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Recommending a Terrence Malick movie to cinephiles has to be one of the easiest things in the world. We’ve not long ago taken a look at his 2011 film The Tree of Life, but now we’re heading a bit back in time to the glorious late 90’s, a period when everything seemed possible. It was that spirit that encouraged Malick and his cinematographer John Toll to film The Thin Red Line in spectacular 4K with HDR for good measure, even though movie theaters of the era didn’t support those specs.
That’s not the only strange and wonderful thing about The Thin Red Line. Made in 1997-1998, this World War II movie saw its release delayed because of Steven Spielberg’s blockbuster Saving Private Ryan. Instead of a summer 1998 slot, it went with an early 1999 release. While both are superb movies, Thin Red Line follows an emotional, introspective and ultimately very anti-war path later trodden by the likes of 1917.
John Toll and Terrence Malick decided to shoot in 4K HDR twenty years before those became standard. Certainly they weren’t the first to do so, but thanks to their combined talents the results are breathtaking. The Thin Red Line takes place supposedly in Guadalcanal in 1942, during the US campaign to “island hop” towards Japan. Unlike Private Ryan, the ensemble cast aren’t elite soldiers: they’re all regular army troops, and none look like movie stars. Most want to go home. The real star of the show is nature, as is always the case with a Malick movie. You’ll really need your home cinema projector to appreciate this movie on Blu-ray. This is not a movie to watch on your smartphone or even a laptop.
Filmed in Australia and the Solomon Islands, The Thin Red Line has an insane amount of gorgeous nature shots. Lush hills with cloud shadows rolling over them, ocean waves crashing on beautiful beaches, deep jungles, misty jungles, blinding sunlight…it’s all here and needs to be seen on a big screen to be fully appreciated.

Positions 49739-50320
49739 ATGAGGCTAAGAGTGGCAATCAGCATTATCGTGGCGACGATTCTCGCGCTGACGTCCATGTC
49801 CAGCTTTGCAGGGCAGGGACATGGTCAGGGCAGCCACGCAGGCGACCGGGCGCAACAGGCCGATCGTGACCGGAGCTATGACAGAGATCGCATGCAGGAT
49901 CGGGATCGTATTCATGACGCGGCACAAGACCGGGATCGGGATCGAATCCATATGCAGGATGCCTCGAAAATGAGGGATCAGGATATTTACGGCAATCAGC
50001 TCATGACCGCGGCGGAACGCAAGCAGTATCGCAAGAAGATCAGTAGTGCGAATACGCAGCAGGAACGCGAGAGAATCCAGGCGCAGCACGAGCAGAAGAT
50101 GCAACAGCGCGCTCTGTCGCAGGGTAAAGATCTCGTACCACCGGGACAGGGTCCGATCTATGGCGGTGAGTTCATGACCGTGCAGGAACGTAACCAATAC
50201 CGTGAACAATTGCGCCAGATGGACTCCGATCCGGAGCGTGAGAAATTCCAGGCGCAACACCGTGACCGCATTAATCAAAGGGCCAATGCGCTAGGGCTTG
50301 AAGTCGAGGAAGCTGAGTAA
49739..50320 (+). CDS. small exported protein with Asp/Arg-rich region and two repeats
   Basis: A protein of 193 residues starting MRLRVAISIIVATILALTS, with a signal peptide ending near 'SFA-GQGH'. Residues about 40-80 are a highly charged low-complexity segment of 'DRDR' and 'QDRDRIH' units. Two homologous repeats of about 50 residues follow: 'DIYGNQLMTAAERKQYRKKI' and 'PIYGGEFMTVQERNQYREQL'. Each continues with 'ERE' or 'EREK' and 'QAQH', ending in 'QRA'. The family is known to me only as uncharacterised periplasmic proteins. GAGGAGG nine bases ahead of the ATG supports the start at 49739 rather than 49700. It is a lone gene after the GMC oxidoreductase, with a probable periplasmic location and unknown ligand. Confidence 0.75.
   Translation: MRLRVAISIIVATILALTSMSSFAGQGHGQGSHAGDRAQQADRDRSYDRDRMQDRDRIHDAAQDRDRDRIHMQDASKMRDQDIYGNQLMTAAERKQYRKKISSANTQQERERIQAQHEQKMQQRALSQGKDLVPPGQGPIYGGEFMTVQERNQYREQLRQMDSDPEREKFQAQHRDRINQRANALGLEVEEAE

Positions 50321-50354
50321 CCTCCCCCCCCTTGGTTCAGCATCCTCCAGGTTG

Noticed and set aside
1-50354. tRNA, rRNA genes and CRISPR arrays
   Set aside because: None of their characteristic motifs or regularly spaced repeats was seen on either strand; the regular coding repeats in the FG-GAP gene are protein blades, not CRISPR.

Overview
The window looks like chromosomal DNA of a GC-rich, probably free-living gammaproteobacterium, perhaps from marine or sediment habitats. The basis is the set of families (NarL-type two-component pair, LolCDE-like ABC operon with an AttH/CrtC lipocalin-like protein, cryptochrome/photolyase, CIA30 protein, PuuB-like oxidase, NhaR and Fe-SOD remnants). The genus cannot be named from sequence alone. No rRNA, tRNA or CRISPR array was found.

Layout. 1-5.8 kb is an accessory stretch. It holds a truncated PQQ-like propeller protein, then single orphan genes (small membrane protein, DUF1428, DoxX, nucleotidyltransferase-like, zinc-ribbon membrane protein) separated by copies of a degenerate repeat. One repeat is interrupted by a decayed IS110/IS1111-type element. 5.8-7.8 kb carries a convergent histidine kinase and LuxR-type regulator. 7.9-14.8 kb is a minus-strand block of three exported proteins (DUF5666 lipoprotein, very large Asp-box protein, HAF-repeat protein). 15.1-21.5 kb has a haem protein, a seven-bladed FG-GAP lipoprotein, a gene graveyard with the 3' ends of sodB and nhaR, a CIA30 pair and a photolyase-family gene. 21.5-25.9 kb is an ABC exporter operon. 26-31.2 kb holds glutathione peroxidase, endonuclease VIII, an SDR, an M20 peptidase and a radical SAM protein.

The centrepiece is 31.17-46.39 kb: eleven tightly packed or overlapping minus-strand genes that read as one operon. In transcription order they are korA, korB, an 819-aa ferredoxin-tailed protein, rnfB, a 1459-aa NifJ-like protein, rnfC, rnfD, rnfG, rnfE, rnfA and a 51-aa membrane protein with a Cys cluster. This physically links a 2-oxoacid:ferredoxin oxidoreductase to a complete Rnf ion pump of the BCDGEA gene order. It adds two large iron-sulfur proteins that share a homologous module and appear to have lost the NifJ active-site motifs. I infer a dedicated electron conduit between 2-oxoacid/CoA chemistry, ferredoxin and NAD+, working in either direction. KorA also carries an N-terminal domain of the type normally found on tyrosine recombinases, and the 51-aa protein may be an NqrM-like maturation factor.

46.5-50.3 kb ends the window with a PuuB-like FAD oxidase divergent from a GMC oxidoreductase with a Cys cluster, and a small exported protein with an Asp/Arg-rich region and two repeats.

The Thin Red Line finally got a proper Blu-ray release in 2010 via the Criterion Collection. Regarded as a masterpiece of mastering, this is a 1080p SDR disc that on modern equipment capable of upscaling looks basically like 4K HDR. Nearly sold out for a decade now, it’s quite ironic that a movie famed for being shot in 4K never got a 4K home video release (as of this writing). It’s not available for streaming as far as we know, and digital marketplaces only sell the 1080p version, not a 4K one. As mentioned, that Criterion disc is all but gone, if you can find one count yourself lucky. We do recommend hunting a copy down wherever you can. It’s well worth spending a nice sum on – don’t go overboard, but US$50-US$100 would be justified.
It’s doubly ironic that twenty plus years after release, projectors and TVs have what it takes to showcase The Thin Red Line as it was intended to be seen, yet it’s nearly impossible to find at all.
Pretty much half of Hollywood was in this movie. John Travolta, John Cusack, George Clooney, Jared Leto, Woody Harrelson, Sean Penn, Elias Koteas, Nick Nolte…we could go on. Some were at the beginning of their careers, like Ben Chaplin, Jim Caviezel, Nick Stahl, and Miranda Otto. All of them did a great job delivering an anti-war movie that explicitly tells us violent conflict is futile and in fact insane.
It’s well known Terrence Malick despises violence, and John Toll did a bang-up job depicting war as decidedly NOT glamorous. Nature looks great, but often gets destroyed by human conflict. One of the most memorable scenes in cinema history is the American charge on a Japanese army base in the middle of the jungle. You’ll be driven to goosebumps and tears as the cinematography gets a boost from Hans Zimmer’s unbelievable soundtrack, so make sure you have good headphones or speakers.
There’s a lot of violence on show, but none of it even remotely idealized. Japanese soldiers are shown regularly, and even though none get proper speaking roles, all are obviously human and treated as complete equals to the Americans. The Thin Red Line wants to tell us we all live together in nature, and if we insist, we all die together in nature, as well.
The Thin Red Line isn’t a happy movie, but it’s supremely uplifting. Despite a lot of cynicism, it’s patently in love with humanity as we could be, not as we are. It wants us to give up our addiction to actual, real life violence and embrace a more natural form of life, while still admiring technology (there’s a lot of that in the movie, from ships and planes to tanks and flamethrowers). Like every Terrence Malick movie, The Thin Red Line tells us that it will be OK if we manage to control our dark, malevolent side and focus on using our intelligence for good.
Like every Terence Malick movie, you need to watch it.
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